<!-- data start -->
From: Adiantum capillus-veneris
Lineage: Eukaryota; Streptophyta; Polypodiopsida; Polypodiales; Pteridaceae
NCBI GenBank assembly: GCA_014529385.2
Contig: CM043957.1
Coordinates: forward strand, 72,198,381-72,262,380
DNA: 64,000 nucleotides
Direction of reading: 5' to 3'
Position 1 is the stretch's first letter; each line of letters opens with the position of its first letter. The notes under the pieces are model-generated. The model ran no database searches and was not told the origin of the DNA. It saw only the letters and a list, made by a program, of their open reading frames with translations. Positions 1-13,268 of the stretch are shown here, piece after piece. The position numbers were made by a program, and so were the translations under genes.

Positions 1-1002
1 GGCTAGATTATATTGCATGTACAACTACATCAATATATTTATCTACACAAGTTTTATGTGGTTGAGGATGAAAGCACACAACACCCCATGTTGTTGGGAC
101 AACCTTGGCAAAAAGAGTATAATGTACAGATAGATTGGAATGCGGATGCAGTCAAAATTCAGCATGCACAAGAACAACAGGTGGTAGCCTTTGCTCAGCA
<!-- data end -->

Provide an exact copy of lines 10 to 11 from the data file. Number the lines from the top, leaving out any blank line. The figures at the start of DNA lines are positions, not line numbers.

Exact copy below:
1 GGCTAGATTATATTGCATGTACAACTACATCAATATATTTATCTACACAAGTTTTATGTGGTTGAGGATGAAAGCACACAACACCCCATGTTGTTGGGAC
101 AACCTTGGCAAAAAGAGTATAATGTACAGATAGATTGGAATGCGGATGCAGTCAAAATTCAGCATGCACAAGAACAACAGGTGGTAGCCTTTGCTCAGCA